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ABSTRACT: The Rho/ROCK/LIMK pathway is central for the mediation of repulsive environmental signals in the central nervous system. Several studies using pharmacological Rho-associated protein kinase (ROCK) inhibitors have shown positive effects on neurite regeneration and suggest additional pro-survival effects in neurons. However, as none of these drugs is completely target specific, it remains unclear how these effects are mediated and whether ROCK is really the most relevant target of the pathway. To answer these questions, we generated adeno-associated viral vectors to specifically downregulate ROCK2 and LIM domain kinase (LIMK)-1 in rat retinal ganglion cells (RGCs) in vitro and in vivo. We show here that specific knockdown of ROCK2 and LIMK1 equally enhanced neurite outgrowth of RGCs on inhibitory substrates and both induced substantial neuronal regeneration over distances of more than 5 mm after rat optic nerve crush (ONC) in vivo. However, only knockdown of ROCK2 but not LIMK1 increased survival of RGCs after optic nerve axotomy. Moreover, knockdown of ROCK2 attenuated axonal degeneration of the proximal axon after ONC assessed by in vivo live imaging. Mechanistically, we demonstrate here that knockdown of ROCK2 resulted in decreased intraneuronal activity of calpain and caspase 3, whereas levels of pAkt and collapsin response mediator protein 2 and autophagic flux were increased. Taken together, our data characterize ROCK2 as a specific therapeutic target in neurodegenerative diseases and demonstrate new downstream effects of ROCK2 including axonal degeneration, apoptosis and autophagy. Cell Death and Disease (2014) 5, e1225; doi:10.1038/cddis.2014.191; published online 15 May 2014 Subject Category: Neuroscience The restorative capacity of the adult mammalian central nervous system (CNS) is severely limited and the inability to re-establish intact axonal projections results in persistent functional deficits following acute traumatic insults to the CNS or in chronic neurodegenerative disorders. Multiple factors hamper the regenerative response of lesioned CNS neurons: degenerative processes, such as neuronal apoptosis and axonal degeneration, lead to the loss of the regenerative substrate, whereas a reduced intrinsic growth state coupled with an inhibitory environment attenuates potential regenera-tive attempts.Cell Death & Disease 05/2014; · 5.18 Impact Factor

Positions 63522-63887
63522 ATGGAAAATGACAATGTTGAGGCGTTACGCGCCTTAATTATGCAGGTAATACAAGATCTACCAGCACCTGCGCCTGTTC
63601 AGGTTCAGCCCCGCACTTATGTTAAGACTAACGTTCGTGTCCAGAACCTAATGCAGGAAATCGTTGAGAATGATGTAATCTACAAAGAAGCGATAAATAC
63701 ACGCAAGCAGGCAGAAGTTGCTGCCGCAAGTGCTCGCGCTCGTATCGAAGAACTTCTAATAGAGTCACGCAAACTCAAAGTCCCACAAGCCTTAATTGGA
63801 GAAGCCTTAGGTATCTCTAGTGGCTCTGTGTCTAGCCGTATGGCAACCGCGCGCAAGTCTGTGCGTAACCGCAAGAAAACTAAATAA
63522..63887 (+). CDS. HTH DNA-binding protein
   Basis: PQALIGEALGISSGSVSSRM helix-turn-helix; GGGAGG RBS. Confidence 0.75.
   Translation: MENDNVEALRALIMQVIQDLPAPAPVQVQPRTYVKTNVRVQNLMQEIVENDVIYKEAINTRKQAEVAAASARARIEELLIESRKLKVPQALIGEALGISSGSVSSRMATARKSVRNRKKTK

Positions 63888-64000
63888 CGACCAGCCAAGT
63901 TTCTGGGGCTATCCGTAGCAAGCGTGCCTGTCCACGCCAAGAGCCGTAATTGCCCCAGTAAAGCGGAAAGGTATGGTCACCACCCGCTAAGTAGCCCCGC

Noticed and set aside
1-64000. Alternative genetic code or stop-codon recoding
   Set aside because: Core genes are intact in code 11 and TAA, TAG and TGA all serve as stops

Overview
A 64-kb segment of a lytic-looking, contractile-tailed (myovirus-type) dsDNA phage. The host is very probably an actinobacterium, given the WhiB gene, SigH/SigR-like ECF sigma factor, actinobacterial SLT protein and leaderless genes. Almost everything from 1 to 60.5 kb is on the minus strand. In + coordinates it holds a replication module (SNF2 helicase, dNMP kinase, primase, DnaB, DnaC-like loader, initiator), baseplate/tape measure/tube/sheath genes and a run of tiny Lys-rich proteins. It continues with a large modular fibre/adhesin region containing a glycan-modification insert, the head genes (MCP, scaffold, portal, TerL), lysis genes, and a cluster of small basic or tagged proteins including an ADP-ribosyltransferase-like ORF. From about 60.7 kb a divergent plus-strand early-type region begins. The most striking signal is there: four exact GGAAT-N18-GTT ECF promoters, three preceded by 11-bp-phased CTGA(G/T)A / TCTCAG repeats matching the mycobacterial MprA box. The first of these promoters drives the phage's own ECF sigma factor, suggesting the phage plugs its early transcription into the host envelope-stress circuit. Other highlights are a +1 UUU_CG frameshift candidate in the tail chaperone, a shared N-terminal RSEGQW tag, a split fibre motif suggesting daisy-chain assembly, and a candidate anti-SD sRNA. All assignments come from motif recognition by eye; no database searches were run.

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ABSTRACT: The state of areﬂexia and muscle weakness that immediately follows a spinal cord injury (SCI) is gradually replaced by the recovery of neuronal and network excitability, leading to both improvements in residual motor function and the development of spasticity. In this review we summarize recent animal and human studies that describe how motoneurons and their activation by sensory pathways become hyperexcitable to compensate for the reduction of functional activation of the spinal cord and the eventual impact on the muscle. Speciﬁcally, decreases in the inhibitory control of sensory transmission and increases in intrinsic motoneuron excitability are described. We present the idea that replacing lost patterned activation of the spinal cord by activating synaptic inputs via assisted movements, pharmacology or electrical stimulation may help to recover lost spinal inhibition. This may lead to a reduction of uncontrolled activation of the spinal cord and thus, improve its controlled activation by synaptic inputs to ultimately normalize circuit function. Increasing the excitation of the spinal cord with spared descending and/or peripheral inputs by facilitating movement, instead of suppressing it pharmacologically, may provide the best avenue to improve residual motor function and manage spasticity after SCI.Frontiers in Integrative Neuroscience 05/2014; 8.